This column presents (below) more commentary on the agency system, prompted by my columns, from writers I have identified because they wrote to me in their official capacity.
1. from Helena Smeenk Pritchard, BA, CLU, an experienced insurance industry salesperson and trainer whose business based in London, Ontario [www.insuranceknowhow.ca] involves advanced training of life insurance sales people:
You're bang on again Al ! ...
I too have written about the challenges facing the dually licensed advisors -- especially those whose first love is investments. Asset sales and insurance sales are diametrically opposed -- one being right brain the other requiring left brain. ...
My challenge as you know is getting advisors to pay out of their own pockets for their training. The MGAs [managing general agents] tell me their margins are too skinny (yup, because they've used comp[ensation] to lure existing advisors from other MGAs).
Insurance companies tell me "the comp pie is finite -- and we're paying max comp to the MGAs/National Accounts". BUT there does seem to be light at the end of the tunnel.
My results have captured the interest of a couple of carriers and as you know they have other (than comp) budgets to draw from for priority initiatives. However the insurance industry is still fighting ... an uphill battle because the [Mutual] Funds industry spoiled the advisors like crazy with FREE and splashy events like McKenzie University and the like.
But as I said -- we're getting there.
2. from William H. Rabel, Ph.D, FLMI., CLU, John & Mary Louise Loftis Bickley Endowed Teaching Chair in Insurance & Financial Services, The University of Alabama, Tuscaloosa, Alabama:
Al, point well taken. The industry is committing suicide slowly. But help may be found in strange places ...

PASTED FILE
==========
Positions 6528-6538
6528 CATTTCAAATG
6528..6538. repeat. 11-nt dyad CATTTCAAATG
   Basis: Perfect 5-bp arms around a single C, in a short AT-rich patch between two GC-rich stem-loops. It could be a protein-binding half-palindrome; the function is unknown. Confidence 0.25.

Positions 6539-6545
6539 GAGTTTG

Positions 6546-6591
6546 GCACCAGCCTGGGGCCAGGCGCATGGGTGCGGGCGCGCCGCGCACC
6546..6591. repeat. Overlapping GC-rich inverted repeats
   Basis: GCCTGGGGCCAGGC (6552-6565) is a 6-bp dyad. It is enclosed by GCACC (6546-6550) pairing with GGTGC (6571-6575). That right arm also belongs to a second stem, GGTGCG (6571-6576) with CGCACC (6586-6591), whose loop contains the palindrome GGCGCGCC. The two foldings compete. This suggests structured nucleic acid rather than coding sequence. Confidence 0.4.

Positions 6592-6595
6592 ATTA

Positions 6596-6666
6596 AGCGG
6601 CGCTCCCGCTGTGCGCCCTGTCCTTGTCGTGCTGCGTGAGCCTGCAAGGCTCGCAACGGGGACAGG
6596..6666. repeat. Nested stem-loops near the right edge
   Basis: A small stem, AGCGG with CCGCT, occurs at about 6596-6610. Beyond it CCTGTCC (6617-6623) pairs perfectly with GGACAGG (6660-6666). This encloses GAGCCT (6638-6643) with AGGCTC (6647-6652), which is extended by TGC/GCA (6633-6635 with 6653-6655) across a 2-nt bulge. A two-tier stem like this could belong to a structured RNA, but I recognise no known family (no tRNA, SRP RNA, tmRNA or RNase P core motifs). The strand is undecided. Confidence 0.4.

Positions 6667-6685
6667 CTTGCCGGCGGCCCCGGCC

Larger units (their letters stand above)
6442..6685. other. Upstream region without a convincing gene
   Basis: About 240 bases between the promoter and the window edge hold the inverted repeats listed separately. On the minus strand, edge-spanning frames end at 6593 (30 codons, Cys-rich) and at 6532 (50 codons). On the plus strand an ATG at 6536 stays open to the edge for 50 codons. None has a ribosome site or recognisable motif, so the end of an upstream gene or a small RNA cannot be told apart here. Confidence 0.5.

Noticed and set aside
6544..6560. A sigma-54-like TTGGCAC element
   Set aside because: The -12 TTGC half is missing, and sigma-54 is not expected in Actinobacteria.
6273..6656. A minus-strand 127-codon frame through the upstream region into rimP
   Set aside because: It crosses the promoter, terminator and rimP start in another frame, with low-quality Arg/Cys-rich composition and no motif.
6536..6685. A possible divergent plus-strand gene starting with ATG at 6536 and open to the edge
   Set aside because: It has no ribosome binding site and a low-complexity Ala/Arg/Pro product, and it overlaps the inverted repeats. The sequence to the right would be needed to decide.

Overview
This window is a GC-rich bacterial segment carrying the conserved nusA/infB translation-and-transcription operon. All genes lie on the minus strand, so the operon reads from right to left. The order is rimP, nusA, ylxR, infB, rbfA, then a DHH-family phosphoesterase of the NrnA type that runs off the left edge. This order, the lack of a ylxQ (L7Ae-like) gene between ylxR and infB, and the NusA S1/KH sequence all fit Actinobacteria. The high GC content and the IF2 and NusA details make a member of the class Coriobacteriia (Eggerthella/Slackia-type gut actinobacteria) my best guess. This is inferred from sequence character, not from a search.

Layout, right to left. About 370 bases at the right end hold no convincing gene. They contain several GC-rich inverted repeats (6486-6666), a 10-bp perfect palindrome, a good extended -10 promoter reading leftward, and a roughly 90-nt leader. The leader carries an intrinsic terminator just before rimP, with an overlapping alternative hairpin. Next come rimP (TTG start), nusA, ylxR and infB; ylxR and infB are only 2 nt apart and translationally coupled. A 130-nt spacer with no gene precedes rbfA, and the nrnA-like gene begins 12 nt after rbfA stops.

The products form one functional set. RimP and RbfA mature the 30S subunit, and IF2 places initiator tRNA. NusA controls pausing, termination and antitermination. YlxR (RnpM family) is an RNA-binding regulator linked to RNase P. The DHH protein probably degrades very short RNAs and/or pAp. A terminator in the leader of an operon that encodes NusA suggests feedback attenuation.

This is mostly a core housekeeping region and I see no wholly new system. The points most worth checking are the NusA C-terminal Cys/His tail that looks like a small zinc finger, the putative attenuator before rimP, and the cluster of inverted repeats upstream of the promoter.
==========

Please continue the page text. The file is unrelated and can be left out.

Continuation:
As you know we are developing a strong program in Insurance & Financial Services (IFS) at the University of Alabama. Students who have an interest (and they are many) are strongly encouraged to go into the sale of life insurance (or into P & L insurance agency/brokerage).
An important new development, just coming on stream, is a partnership between our insurance program and the sales program. That's right -- a sales program. You may be aware that many top universities offer marketing programs but they eschew ( a great word -- you can just spit it out) "sales". The philosophy underlying this position is the same one that has driven risk management and insurance education from many top schools -- supposedly it's trade school stuff, bereft of intellectual underpinnings.
Fortunately, despite being a perennial competitor for "top sixty" b-school honors ("top 35" among public schools), The University of Alabama has avoided the herd mentality of many in its peer group. The UA faculty feels that both "insurance" and "sales" are college-level subjects, the former worthy of being a specialization within Finance, the latter within Marketing.
I feel it is important for our insurance grads who want to go into sales to actually know how to sell something. Thus, I strongly encourage them to take as many sales courses as possible. By the same token I think it is helpful for people in sales to have a product. Therefore, if sales students are able to take three insurance courses in their curriculum I will give them an incentive to do so through a generous scholarship of up to $1000 per semester.
We have been pretty successful in placing our students with top [life insurance] companies. ...
Hopefully as we increase the numbers who have an education in both insurance and sales we will make our students even more sought after. In the meantime I receive a great deal of personal satisfaction in knowing that I am helping to place grads with good values into careers where they can have an important impact on the lives of many people.
At some point I hope you'll find a way to get your readers to check out the Canadian and U.S. schools that offer education in insurance and risk management. A list can be found at www.ARIA.org. The university courses I am aware of are fully the equivalent (and often harder) than the justifiably respected professional courses such as FCII,CLU,FLMI,CPCU, etc. It stands to reason that a grad who has the equivalent of three professional courses would have a head start over and produce more than one who did not.
Ironically, insurance companies often offer generous encouragement to incent their employees to pass professional exams but may not even recruit insurance grads from a nearby school that offers a rich program -- much less give the new recruits the benefits they would have given employees.
This is irrational behavior!